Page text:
Razorbacks Claim 38th NCAA Championship; Cragg
BY ANDRES FOCIL
SACRAMENTO, Calif. – Arkansas captured its 38th national championship at the 2003 NCAA Outdoor Track and Field Championships with 59 points in a very tight team race with Auburn, who came in second with 50. The 2003 title marked their 10th outdoor title and the first outdoor crown since eight consecutive titles in 1992-99.
The beginning of the day saw the Hogs in an unfamiliar position, second place. They were behind Auburn with 30 points. With point-earning finishes in the 1,500-meter run, the 200-meter dash, the 800 and the 5K, Arkansas quickly shot up the leader board to capture the team title.
“What a way to finish it off,” Arkansas head coach John McDonnell said. “It feels great. Especially for the seniors and Daniel Lincoln, who was such a big contributor. He’s never had an outdoor team title and now he’ll leave with everything. Everybody contributed today. Chris Mulvaney was great after coming back from a hamstring injury at regionals to finish in a close second place and Said Ahmed was able to score too. Robbie Stevens was right in there in the 800 and Ahmad Carroll came out of nowhere and contributed three important points. It’s very special. It feels almost as good as the first one.”
The 5,000 meters was the last running event for Arkansas and it proved to be the clincher as junior Alistair Cragg orchestrated a heroic and commanding win with a time of 13:47.87. His finish topped off UA’s total with 10 valuable points to make it 59. The now four-time national champion became only the second Razorback athlete to win the NCAA 5K. Brian Baker last won it in 1994.
During the slow-paced race Cragg bounced back from the fourth and fifth positions. The finish came down to a kick with two laps left and Cragg outpaced Louis Luchini of Stanford for the victory.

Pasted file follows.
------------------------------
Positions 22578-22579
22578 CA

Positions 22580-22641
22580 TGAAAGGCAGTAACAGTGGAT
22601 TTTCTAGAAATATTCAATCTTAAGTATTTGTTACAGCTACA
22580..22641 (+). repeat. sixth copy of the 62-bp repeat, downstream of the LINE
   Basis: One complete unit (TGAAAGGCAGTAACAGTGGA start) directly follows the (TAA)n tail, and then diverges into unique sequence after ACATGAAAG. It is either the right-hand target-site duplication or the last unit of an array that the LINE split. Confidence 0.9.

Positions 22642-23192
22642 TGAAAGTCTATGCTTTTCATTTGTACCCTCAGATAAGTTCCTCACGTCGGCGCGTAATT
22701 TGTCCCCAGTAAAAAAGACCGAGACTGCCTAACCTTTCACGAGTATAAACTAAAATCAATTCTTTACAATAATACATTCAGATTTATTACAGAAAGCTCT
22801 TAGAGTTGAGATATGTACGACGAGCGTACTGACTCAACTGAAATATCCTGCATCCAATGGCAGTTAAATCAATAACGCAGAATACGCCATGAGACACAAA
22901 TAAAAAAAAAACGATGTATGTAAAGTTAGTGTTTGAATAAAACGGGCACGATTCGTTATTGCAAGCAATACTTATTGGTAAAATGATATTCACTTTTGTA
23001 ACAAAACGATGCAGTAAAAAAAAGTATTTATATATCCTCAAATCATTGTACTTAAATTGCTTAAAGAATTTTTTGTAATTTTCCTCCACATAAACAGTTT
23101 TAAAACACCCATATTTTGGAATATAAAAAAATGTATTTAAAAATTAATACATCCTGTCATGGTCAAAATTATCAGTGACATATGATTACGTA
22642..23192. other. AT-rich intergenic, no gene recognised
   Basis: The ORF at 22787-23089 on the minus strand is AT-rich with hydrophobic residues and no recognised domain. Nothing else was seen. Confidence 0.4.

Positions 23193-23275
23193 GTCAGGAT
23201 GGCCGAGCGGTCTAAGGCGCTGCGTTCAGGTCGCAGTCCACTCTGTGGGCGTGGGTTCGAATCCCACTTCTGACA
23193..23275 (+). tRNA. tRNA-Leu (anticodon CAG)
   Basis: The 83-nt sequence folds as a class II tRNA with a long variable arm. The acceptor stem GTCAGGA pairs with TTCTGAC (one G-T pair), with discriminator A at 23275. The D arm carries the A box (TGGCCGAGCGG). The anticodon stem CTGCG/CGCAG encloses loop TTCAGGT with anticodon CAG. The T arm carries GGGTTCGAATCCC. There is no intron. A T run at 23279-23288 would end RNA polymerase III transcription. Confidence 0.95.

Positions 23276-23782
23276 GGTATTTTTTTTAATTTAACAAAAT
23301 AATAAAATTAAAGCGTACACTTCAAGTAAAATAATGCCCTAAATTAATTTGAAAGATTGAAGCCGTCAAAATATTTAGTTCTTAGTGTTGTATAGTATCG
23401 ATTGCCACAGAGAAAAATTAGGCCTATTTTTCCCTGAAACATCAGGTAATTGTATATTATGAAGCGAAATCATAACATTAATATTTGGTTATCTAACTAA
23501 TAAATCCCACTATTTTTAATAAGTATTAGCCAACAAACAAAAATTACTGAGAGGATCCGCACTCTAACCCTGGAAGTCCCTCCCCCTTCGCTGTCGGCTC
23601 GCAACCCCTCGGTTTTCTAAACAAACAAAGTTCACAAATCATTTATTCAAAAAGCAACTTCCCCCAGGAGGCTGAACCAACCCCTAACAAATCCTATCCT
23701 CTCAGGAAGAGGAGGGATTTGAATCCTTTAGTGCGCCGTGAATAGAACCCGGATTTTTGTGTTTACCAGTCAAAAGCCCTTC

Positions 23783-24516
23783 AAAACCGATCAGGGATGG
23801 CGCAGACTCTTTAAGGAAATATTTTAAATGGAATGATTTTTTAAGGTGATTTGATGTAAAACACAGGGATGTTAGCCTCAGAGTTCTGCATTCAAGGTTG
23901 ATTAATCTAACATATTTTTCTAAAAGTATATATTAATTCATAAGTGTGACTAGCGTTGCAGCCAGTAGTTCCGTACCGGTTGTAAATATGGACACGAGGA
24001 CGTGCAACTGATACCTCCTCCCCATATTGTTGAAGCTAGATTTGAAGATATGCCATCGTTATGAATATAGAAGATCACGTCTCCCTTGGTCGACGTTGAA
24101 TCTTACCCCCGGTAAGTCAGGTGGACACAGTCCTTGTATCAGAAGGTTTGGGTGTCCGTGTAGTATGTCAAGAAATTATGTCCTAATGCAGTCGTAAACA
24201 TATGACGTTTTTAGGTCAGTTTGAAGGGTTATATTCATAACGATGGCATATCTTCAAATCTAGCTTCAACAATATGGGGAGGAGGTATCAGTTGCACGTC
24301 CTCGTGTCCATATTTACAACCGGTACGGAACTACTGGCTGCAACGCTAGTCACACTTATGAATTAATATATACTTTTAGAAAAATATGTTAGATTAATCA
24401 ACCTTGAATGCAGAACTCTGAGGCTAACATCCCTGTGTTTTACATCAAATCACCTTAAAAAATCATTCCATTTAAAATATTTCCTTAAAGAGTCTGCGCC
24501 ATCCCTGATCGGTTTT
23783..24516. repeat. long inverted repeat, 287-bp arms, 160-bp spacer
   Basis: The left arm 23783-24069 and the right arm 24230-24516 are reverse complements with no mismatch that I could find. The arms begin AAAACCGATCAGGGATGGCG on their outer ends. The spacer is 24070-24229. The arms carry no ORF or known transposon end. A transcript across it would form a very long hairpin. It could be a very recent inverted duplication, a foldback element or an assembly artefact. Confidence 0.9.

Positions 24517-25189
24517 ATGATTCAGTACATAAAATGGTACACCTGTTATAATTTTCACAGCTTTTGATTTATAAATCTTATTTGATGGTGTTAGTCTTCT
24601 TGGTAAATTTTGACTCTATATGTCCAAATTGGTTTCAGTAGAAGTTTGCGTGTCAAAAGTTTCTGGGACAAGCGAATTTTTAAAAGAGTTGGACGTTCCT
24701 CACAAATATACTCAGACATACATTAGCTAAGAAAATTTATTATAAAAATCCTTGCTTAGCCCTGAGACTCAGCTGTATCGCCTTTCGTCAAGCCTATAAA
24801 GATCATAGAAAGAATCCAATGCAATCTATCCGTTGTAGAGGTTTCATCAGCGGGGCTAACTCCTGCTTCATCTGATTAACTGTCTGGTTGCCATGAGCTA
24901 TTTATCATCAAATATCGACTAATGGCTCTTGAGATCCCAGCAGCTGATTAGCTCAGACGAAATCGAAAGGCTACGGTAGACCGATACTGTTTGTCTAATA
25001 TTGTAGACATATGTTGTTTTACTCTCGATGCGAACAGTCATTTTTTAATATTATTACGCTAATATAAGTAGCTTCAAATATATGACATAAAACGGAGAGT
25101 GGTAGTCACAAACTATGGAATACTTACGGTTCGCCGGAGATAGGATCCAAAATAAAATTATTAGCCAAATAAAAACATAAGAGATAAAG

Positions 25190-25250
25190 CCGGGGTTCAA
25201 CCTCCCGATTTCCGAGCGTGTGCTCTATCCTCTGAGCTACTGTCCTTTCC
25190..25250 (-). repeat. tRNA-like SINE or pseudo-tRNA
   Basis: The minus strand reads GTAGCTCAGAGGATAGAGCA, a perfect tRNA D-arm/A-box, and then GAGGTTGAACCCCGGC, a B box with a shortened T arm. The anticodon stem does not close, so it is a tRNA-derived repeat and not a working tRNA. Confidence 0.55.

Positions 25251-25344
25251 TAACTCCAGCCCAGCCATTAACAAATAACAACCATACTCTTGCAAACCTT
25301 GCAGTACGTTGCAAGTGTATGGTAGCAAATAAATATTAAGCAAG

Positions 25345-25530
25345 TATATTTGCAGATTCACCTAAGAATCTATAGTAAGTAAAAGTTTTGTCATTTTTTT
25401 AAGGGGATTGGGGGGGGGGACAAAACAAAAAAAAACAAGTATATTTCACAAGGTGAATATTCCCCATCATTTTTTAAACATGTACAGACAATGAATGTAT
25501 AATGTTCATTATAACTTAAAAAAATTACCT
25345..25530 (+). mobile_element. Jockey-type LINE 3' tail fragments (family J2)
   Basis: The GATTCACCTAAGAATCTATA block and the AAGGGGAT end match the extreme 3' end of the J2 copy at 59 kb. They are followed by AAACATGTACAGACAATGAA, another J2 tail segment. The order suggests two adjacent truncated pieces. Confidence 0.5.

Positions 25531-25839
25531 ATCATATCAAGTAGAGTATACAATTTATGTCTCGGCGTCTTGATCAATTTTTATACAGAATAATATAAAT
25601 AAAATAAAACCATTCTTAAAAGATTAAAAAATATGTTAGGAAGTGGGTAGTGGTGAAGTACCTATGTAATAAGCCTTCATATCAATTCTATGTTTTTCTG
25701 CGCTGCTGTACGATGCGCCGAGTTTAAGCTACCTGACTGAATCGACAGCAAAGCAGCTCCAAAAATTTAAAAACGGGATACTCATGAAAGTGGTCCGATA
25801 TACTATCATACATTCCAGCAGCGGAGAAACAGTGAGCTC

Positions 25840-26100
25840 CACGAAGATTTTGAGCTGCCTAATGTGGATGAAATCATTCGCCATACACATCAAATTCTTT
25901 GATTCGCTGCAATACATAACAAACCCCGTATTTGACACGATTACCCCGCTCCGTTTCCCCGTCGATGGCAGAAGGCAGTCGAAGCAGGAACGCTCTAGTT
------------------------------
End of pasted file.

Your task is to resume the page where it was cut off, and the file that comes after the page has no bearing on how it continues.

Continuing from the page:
“I was thankful for the slow pace,” Cragg said. “I was ready to go this morning, but then I saw the team race getting very close. My arms and legs starting feeling like jelly. That’s the first time the pressure really got to me like that. I had nothing else to run for but the team. I knew I had to get 10 points. That’s the deepest I’ve ever had to dig before. It was the best thing I could have done. That’s why we’re here and that’s why we ran the 10,000.”
“Their (Cragg and Lincoln) performances were mint perfect against good runners who were fresh,” McDonnell said. “It’s amazing how they handled it. I knew they could do it. That’s why I had them double.”
After the 1,500-meter run Arkansas rallied and took the lead by two points over the Tigers. The race came down to a surge in the last 50 meters and for the second-straight year junior Chris Mulvaney crossed the line in second place with a career-best time of 3:40.44.
Sophomore Said Ahmed was the next Razorback to finish when he came in fifth with a time of 3:42.83. It was Ahmed’s second All-America honor as a Hog. Sophomore Michael Taylor was also in the race and registered a time of 3:50.01 for 11th place. Fortunately, their finishes added 12 points to make UA’s total 42.
“They were too far ahead,” Mulvaney said. “My plan was to stay relaxed and put in my kick in the last 50 meters. I just kicked too late. I’m disappointed I came in second, but on the plus side I picked up eight points for the team. Honestly after the prelim race I had, I’m pleased with second place. There was a lot more pressure this year. I knew I had to finish up there in the top three.”
Sophomore Ahmad Carroll earned his second All-America honor for the weekend when he finished eighth for one point in the 200-meter dash with a time of 21.48. Carroll is the first Arkansas athlete to earn the honor in both the 100 and 200-meter dashes. After Mississippi State’s top contender, Pierre Brown, withdrew from the 200, Carroll became the only sprinter this week to score points in both of the events.
Junior Robbie Stevens came through with a third place finish in the 800 meters to tack on six points to make UA’s total 49, one point ahead of Auburn with two events remaining. Stevens’ performance provided a slight cushion before the successful 5,000-meter run went to the line.
With their win in Sacramento, Calif., the Razorbacks have truly dominated the 2003 track and field season. Arkansas has won the SEC indoor and outdoor crowns, the inaugural Mideast Regional Championship and both NCAA indoor and outdoor titles. With a talented pool of young runners coming in next year and a slew of returning athletes this victory is only a sign of more good things to come.
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